THE Department of Culture, Heritage and the Gaeltacht is to maintain the suspension of the licences issued to the Irish Coursing Club to capture and tag hares for the 2019/20 coursing season.
The netting and collecting of hares for coursing meetings poses a significant risk factor to the spreading of the Rabbit Haemorrhagic Disease (RHD2).
While most of the confirmed reports to date have been in rabbits, the disease has also been recorded in Irish hares.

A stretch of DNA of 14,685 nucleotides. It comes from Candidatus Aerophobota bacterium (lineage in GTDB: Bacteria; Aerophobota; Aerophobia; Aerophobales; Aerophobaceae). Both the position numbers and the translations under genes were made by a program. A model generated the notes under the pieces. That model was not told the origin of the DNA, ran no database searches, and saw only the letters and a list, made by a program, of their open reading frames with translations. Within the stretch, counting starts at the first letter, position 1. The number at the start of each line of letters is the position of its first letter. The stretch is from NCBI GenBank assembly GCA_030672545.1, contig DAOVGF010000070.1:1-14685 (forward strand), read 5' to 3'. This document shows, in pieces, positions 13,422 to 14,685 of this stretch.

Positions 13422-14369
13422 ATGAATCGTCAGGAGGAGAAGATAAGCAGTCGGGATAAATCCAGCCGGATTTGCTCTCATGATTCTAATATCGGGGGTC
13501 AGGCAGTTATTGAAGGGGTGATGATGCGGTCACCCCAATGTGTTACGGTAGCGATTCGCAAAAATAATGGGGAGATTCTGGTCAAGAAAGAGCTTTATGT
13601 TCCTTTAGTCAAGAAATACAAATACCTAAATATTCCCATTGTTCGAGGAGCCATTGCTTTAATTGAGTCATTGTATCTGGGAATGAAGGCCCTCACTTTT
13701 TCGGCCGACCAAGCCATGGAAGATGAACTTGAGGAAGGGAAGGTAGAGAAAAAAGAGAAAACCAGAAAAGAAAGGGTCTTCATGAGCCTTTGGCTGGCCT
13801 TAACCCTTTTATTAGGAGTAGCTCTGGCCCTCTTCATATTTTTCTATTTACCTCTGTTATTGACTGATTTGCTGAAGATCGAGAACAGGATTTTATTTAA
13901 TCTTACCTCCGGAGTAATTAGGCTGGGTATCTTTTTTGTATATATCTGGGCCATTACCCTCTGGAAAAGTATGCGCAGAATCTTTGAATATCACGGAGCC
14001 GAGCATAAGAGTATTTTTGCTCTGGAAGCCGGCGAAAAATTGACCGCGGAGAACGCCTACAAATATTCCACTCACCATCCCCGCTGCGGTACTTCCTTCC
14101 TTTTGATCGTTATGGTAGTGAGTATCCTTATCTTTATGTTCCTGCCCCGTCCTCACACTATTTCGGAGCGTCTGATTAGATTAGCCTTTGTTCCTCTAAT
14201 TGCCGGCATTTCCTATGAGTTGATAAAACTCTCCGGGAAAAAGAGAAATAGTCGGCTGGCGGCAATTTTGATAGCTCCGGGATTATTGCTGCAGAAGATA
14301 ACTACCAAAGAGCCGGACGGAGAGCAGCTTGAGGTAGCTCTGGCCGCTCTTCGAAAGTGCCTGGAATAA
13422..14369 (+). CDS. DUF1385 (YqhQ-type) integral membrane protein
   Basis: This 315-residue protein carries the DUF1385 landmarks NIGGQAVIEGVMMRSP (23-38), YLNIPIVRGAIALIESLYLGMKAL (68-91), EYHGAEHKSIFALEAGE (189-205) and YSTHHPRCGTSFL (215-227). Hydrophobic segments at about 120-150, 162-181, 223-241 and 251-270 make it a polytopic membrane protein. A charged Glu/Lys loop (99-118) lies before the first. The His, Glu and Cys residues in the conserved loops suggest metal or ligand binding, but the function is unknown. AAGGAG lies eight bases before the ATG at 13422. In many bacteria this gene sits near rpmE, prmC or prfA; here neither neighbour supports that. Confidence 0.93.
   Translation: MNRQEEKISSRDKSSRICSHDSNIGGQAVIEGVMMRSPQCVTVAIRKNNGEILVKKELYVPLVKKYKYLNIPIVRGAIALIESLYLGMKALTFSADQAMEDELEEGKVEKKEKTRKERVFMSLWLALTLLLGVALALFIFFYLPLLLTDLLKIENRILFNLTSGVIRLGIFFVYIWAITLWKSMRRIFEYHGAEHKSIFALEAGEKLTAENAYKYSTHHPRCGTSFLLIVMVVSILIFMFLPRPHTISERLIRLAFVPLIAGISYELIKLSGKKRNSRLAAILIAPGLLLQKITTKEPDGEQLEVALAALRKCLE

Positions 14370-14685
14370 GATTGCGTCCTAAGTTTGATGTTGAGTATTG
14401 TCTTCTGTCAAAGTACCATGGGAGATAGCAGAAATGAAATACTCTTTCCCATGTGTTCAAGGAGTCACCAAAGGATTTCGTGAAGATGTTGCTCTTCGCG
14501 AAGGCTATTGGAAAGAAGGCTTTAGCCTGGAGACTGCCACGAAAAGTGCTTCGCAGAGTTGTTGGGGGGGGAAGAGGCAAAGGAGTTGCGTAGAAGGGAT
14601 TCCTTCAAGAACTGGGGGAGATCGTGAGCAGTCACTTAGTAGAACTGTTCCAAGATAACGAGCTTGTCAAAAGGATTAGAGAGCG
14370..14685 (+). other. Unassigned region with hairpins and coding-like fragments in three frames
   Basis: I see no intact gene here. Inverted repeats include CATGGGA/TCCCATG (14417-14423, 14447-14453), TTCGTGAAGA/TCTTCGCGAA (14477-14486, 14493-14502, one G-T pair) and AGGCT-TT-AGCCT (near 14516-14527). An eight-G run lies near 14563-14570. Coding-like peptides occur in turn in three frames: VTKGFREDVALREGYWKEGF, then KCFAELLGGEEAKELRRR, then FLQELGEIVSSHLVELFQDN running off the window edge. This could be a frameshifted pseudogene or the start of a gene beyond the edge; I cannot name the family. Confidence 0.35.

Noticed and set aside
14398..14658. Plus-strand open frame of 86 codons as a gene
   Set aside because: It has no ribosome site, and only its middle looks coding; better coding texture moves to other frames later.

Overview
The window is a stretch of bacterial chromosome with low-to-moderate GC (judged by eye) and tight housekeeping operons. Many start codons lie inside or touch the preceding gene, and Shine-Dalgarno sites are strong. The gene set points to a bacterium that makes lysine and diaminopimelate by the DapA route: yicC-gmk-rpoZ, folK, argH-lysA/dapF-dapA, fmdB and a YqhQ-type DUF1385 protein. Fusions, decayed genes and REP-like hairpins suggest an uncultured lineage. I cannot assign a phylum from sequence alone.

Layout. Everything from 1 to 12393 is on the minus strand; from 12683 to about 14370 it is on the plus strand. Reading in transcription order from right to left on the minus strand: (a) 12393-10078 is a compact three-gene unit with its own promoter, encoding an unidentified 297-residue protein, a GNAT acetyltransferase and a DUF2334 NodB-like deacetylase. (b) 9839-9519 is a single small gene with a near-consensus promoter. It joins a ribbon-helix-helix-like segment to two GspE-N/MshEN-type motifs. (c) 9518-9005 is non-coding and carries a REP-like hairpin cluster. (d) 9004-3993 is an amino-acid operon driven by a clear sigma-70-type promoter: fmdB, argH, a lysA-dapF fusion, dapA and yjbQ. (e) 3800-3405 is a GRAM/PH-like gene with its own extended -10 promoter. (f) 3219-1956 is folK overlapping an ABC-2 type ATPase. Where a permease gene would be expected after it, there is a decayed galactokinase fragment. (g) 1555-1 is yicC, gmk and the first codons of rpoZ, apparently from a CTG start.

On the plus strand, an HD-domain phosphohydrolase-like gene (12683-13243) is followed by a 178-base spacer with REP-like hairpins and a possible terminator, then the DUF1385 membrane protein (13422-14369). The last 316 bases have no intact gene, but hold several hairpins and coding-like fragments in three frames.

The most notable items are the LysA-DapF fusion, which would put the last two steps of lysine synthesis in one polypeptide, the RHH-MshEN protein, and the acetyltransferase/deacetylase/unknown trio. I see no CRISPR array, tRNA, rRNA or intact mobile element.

The virus is extremely resistant, remaining viable for up to two months in the environment. It can be passed on by direct contact, but also in faeces and urine. Infected carcasses can retain infective virus for several months’ post-mortem.
The virus can also be transported on soil, shoes and on clothing as well as by insects. It can be killed, however, using suitable disinfectants such as Virkon.
RHD2 was first reported in the wild in Ireland in early August. Since then, the disease has been recorded in six counties – Cork, Clare, Leitrim, Offaly, Wicklow and in the Curracloe area.